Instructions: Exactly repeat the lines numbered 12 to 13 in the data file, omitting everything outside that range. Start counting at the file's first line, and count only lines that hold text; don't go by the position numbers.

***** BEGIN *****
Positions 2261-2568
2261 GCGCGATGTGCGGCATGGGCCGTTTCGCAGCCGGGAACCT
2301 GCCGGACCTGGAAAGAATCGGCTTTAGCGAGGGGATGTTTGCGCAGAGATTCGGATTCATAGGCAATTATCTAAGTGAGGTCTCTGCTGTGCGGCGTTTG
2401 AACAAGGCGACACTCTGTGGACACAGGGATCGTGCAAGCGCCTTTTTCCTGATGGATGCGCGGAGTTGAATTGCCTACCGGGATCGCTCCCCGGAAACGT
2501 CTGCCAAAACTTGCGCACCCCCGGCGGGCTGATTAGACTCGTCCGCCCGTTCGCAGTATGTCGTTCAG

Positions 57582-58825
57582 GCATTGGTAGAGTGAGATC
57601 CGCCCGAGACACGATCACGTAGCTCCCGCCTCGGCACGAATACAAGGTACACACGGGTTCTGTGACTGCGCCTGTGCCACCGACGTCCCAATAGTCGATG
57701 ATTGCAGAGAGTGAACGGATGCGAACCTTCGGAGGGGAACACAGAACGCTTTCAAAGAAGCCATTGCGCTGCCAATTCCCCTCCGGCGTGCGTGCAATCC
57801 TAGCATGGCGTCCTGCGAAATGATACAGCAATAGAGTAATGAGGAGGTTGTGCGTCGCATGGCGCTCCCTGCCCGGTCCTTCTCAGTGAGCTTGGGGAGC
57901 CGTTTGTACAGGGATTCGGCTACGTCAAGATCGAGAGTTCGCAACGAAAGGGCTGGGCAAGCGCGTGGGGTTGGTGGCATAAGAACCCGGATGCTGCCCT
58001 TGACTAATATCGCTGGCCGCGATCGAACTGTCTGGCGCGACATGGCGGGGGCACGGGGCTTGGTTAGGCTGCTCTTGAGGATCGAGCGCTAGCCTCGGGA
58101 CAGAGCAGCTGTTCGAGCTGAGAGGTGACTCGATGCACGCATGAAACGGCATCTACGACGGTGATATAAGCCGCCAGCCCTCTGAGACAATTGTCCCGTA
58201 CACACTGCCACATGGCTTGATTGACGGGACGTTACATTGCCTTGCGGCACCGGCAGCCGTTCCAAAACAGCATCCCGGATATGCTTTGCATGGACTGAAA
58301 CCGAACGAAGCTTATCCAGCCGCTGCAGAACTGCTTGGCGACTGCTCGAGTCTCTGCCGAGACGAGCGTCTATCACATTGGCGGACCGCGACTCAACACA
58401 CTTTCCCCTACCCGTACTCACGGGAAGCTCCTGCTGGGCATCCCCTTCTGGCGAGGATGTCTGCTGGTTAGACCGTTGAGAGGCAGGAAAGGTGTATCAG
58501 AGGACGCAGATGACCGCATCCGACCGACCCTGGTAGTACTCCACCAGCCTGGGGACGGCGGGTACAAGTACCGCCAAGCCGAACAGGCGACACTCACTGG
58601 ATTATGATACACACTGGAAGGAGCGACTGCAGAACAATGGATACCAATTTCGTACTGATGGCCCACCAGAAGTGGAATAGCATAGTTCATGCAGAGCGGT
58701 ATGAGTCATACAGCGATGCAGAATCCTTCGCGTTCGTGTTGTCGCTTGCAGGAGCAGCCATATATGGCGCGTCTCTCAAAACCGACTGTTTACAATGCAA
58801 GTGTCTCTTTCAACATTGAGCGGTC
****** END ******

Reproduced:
58001 TGACTAATATCGCTGGCCGCGATCGAACTGTCTGGCGCGACATGGCGGGGGCACGGGGCTTGGTTAGGCTGCTCTTGAGGATCGAGCGCTAGCCTCGGGA
58101 CAGAGCAGCTGTTCGAGCTGAGAGGTGACTCGATGCACGCATGAAACGGCATCTACGACGGTGATATAAGCCGCCAGCCCTCTGAGACAATTGTCCCGTA